1980s[edit | edit source]
With the geographical realignment of the NHL for the 1981-82 NHL season, the 1982 All-Star Game was the first between the Wales and Campbell Conferences that featured players from eastern teams against players from western teams.
The 37th All-Star Game in 1985 marked the first time that honorary captains were selected for each team.
The Game also brought forth the notion of fan balloting of the starting lineup (already adopted in the NBA and by this time had returned (following a hiatus brought on by ballot box stuffing) to MLB; the NFL gave the fans the vote in the 1990s) as the game was suffering from having little media coverage. The idea came into fruition the following year.
In 1987, the All-Star Game was pre-empted in favour of Rendez-vous '87 (which was held at Le Colisée in Quebec City, Quebec, Canada).
Like the Challenge Cup before it, Rendez-Vous '87 was an event where the best the NHL could offer played against a Soviet squad which had an entire year to prepare. To reduce the possibility of the NHL being embarrassed again, Rendez-Vous '87 was a two-game affair. The series was split between the two teams with a game won by each.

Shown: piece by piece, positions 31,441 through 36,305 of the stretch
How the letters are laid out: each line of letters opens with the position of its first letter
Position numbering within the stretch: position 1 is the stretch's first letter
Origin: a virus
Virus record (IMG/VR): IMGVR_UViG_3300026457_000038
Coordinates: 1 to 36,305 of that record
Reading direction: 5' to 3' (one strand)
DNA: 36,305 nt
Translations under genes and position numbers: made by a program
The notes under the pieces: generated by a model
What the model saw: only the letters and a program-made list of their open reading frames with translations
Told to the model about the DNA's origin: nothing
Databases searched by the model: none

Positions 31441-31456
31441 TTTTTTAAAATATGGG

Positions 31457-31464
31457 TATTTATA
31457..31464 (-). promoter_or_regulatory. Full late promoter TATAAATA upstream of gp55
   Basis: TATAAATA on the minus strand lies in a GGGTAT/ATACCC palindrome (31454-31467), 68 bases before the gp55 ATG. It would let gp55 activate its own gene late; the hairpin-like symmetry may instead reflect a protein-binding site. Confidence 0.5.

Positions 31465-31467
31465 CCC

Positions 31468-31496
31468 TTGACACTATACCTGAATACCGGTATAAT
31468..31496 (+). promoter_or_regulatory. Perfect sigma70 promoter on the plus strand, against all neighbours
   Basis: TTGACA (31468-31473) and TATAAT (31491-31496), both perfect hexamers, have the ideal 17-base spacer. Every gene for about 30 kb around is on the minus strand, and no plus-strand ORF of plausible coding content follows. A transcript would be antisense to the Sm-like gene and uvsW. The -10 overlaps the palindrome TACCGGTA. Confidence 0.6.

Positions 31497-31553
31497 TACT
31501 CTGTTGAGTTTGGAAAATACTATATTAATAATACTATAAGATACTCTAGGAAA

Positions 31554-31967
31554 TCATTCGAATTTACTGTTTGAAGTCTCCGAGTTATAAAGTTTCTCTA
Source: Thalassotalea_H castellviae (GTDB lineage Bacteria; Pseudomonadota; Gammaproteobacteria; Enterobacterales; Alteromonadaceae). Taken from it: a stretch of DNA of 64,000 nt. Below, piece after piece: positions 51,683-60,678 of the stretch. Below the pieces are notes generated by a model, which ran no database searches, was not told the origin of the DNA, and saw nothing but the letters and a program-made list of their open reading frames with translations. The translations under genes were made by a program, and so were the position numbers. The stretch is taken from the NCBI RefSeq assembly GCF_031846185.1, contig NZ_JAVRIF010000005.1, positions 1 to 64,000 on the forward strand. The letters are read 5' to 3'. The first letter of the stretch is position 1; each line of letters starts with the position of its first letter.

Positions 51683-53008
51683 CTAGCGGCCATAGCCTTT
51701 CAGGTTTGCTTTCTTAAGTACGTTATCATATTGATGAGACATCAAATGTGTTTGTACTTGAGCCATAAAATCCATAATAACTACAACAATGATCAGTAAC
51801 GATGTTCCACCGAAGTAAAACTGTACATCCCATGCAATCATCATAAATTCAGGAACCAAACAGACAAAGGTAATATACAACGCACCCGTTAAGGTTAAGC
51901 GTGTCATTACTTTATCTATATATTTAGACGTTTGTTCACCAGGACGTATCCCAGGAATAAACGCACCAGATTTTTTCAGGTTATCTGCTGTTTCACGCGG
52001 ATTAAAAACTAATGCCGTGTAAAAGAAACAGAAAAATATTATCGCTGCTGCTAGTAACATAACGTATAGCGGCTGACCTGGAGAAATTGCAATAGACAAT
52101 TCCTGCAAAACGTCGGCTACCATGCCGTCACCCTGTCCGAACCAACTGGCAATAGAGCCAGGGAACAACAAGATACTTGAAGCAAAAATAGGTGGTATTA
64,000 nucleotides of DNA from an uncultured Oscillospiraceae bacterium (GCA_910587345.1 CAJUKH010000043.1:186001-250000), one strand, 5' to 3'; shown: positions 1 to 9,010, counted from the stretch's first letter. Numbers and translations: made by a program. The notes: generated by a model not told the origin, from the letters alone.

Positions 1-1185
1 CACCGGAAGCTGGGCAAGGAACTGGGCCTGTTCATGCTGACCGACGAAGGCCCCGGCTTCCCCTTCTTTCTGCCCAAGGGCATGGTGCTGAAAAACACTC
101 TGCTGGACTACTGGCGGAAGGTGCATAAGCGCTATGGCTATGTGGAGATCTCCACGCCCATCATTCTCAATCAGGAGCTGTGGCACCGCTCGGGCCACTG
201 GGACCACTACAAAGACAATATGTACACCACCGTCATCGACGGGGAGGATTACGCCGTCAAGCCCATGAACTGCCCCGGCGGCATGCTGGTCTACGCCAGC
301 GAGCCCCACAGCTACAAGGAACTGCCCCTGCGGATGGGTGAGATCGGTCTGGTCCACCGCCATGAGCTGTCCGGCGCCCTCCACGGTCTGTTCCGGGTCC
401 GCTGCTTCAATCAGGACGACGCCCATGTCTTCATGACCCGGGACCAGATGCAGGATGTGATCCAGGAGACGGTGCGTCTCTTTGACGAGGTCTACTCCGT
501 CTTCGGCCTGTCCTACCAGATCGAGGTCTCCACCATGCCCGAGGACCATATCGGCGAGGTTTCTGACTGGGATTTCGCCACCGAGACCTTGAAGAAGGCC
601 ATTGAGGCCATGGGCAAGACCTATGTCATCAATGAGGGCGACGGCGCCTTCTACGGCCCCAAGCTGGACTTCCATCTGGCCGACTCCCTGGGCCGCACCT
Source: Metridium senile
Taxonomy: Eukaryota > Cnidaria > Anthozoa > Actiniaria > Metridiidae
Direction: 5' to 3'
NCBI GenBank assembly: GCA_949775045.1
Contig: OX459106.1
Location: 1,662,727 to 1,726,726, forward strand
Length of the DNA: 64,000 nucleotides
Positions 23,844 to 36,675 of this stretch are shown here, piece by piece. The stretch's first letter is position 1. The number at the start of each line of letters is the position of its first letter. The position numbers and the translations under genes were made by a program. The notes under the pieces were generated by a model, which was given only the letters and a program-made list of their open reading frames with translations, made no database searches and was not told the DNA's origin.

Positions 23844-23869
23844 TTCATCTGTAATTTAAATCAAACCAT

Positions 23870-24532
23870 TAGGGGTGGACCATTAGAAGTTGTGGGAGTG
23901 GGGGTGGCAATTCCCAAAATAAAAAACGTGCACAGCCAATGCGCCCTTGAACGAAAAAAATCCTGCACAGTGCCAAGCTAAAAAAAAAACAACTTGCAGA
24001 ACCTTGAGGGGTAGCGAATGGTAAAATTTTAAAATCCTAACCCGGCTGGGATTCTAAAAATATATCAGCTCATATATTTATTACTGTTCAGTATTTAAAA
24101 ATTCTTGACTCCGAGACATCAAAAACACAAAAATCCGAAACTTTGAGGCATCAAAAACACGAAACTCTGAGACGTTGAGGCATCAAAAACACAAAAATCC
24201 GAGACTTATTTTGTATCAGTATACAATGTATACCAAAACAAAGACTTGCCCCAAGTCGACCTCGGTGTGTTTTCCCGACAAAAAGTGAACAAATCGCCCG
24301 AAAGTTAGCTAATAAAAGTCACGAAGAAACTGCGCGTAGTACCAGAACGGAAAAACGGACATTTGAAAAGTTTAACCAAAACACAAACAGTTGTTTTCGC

During the series, NHL President John Ziegler stated that Soviet players would never be able to join the NHL because of the way the Soviet hockey programme worked and that NHLers would never be able to play in the Winter Olympics. Soviet players would be allowed to play in the NHL within three years and an arrangement that would allow NHL players to play in the Olympics was announced within nine.
1990s[edit | edit source]
The NHL All-Star Skills Competition and the Heroes of Hockey game were both introduced in the 41st All-Star Game in 1990.
The Heroes of Hockey game featured NHL alumni and was set up much like the main game, with Wales vs. Campbell. However, it should be noted that many of these players retired before the introduction of the Wales and Campbell Conferences.